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\exnumber{8484}
\heading{Galvanometer}
\auname{Tomer Dollberg}
{\bf The problem:}
\Dn
A galvanometer can be regarded as a spring-held pointer
that has mass $M$, natural oscillation frequency $\omega_0$,
and a damping coefficient ${\gamma}$.
The position $x$ of the spring indicates the current $I$.
It obeys the equation
%
\[\ddot{x}+\omega_0^2x = -\gamma \dot{x} + A(t) + \alpha I\]
%
where $A(t)$ represents an environmentally induced
white noise that has a spectral intensity $\nu$,
and $\alpha$ is a coupling constant.
\begin {itemize}
\item[(1)] On the basis of the above Langevin equation
write a $d\omega$ integral for the variance $\langle x^2 \rangle$
in the absence of current.
\item[(2)] Based on canonical FDT considerations
deduce what is the result of the integral
that you wrote in the previous item.
\item[(3)] For a constant $I$, what is the average position $\langle x \rangle$ of the pointer?
\item[(4)] Regarding $I$ as a driving source, write what is the conjugate
variable, what is the interaction term $\mathcal{H}_{int}$ in the Hamiltonian,
and what is the associate susceptibility $\chi(\omega)$.
\item[(5)] Write an expression for the average rate of energy absorption $\dot{W}$,
given that the current source has a frequency $\omega$ and RMS amplitude $I_{0}$.
\item[(6)] The expression for $\dot{W}$ is formally the same
as for a current source that is connected to a parallel RLC circuit.
Write expressions for the effective values of $R$ and $L$ and $C$.
\end {itemize}
{\bf Tip:} The equation of a parallel RLC circuit can
be written as ${G(\omega)V_{\omega}=I_{\omega}}$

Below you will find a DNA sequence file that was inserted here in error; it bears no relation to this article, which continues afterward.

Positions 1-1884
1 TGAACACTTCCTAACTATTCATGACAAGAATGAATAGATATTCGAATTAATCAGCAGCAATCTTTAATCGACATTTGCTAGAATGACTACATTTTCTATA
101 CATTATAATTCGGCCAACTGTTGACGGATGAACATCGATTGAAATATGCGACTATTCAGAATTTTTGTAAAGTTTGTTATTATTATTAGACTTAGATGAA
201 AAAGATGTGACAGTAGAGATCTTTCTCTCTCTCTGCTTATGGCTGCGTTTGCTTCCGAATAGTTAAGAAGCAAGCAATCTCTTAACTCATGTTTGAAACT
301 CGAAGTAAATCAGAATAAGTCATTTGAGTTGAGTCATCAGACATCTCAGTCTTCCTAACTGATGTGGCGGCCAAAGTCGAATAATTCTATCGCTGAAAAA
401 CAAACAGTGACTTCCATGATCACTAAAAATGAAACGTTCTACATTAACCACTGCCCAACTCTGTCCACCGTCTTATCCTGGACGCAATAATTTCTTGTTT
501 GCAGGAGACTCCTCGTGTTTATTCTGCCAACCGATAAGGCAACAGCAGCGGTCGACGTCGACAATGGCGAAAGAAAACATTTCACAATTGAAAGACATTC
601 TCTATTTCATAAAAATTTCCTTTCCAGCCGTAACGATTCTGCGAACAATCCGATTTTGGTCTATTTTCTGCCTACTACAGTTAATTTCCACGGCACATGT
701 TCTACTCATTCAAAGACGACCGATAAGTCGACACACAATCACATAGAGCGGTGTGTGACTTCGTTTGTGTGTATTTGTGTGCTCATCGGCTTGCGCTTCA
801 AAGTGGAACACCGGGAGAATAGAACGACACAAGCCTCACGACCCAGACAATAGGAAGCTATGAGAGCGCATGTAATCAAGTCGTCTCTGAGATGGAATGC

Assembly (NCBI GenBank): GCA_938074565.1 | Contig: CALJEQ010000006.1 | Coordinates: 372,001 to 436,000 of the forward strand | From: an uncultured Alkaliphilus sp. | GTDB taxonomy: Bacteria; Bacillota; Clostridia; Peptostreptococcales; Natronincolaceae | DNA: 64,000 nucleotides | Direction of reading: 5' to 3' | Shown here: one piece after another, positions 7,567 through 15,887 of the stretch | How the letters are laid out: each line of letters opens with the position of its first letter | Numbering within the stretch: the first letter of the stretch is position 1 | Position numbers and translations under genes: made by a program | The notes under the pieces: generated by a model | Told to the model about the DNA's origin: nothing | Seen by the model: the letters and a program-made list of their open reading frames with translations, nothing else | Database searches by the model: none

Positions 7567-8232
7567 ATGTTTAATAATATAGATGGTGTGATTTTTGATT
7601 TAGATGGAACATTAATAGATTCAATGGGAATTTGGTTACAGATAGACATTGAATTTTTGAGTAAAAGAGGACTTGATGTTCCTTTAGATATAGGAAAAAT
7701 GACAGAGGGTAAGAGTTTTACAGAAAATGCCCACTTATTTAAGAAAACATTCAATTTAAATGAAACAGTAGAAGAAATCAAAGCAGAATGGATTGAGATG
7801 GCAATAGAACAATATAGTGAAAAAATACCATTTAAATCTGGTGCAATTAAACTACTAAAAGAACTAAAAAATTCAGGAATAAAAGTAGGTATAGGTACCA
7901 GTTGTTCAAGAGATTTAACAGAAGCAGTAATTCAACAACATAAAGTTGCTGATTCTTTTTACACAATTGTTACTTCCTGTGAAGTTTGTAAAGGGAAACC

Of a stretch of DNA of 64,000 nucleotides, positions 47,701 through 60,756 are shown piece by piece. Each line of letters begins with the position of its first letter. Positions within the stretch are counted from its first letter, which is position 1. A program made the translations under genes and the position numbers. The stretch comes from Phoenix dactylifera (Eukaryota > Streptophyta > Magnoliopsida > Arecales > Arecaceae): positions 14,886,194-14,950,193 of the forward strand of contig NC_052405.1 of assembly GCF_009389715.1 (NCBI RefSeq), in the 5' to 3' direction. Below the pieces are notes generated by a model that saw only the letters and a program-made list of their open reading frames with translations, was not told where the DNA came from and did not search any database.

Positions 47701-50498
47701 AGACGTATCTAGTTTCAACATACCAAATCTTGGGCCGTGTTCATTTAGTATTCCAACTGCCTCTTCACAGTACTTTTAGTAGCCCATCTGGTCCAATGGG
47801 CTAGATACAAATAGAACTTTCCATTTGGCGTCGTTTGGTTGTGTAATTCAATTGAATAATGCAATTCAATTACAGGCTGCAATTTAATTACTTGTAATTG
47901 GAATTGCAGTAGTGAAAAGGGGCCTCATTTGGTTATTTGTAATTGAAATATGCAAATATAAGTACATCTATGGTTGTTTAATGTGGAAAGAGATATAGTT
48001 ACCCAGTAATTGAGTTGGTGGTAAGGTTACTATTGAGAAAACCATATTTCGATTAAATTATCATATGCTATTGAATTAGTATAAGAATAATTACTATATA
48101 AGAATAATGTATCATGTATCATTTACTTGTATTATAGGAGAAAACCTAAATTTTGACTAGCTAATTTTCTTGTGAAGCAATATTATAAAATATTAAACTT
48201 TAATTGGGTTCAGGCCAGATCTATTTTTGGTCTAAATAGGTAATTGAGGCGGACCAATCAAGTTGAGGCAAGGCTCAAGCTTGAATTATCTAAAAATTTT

where ${G(\omega)}$ is a sum of three terms.
Capacitors and inductors are described
by $I=C\dot{V}$ and by $V=L\dot{I}$ respectively.
\Dn
\Dn\Dn
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{\bf The solution:}
\Dn
(1)
In the absence of current the given equation becomes
\begin{equation}
\ddot{x}+\omega_0^2x = -\gamma \dot{x} + A(t)
\end{equation}
We take the Fourier transform of this equation and get
\begin{equation}
-\omega^2 x_{\omega} + \omega_0^2 x_{\omega} = \gamma i \omega x_{\omega} + A_{\omega}
\end{equation}
which gives the response of $x_{\omega}$ to the white noise $A_{\omega}$
\begin{equation}
x_{\omega} = \frac{A_{\omega}}{\omega_0^2 - \omega^2 - i \omega \gamma}
\end{equation}
Using the Wiener-Khinchin theorem this becomes
\begin{equation}\label{W-K}
\Tilde{C}_{x}(\omega) = \frac{\Tilde{C}_{A}(\omega)}{(\omega_0^2-\omega^2)^2 + \omega^2 \gamma^2}
\end{equation}
$A(t)$ is white noise with spectral intensity $\nu$ so its correlation function is
\begin{equation}
C_A(\tau)=\left< A(t_2)A(t_1) \right> = \nu \delta(t_2-t_1)
\end{equation}
Meaning its power spectrum is
\begin{equation}\label{A-power-spectrum}
\Tilde{C}_A(\omega) = \int_{-\infty}^{\infty} dt' \left< A(t')A(0) \right> e^{i \omega t'} = \nu
\end{equation}
plugging \eqref{A-power-spectrum} into \eqref{W-K} and taking the inverse Fourier transform with $t=0$ we get
\begin{equation}
\left< x^2 \right> = C_{x}(t=0)=\int_{-\infty}^{\infty} \Tilde{C}_x(\omega) d\omega = \int_{-\infty}^{\infty} \frac{\nu}{(\omega_0^2-\omega^2)^2 + \omega^2 \gamma^2} d\omega
\end{equation}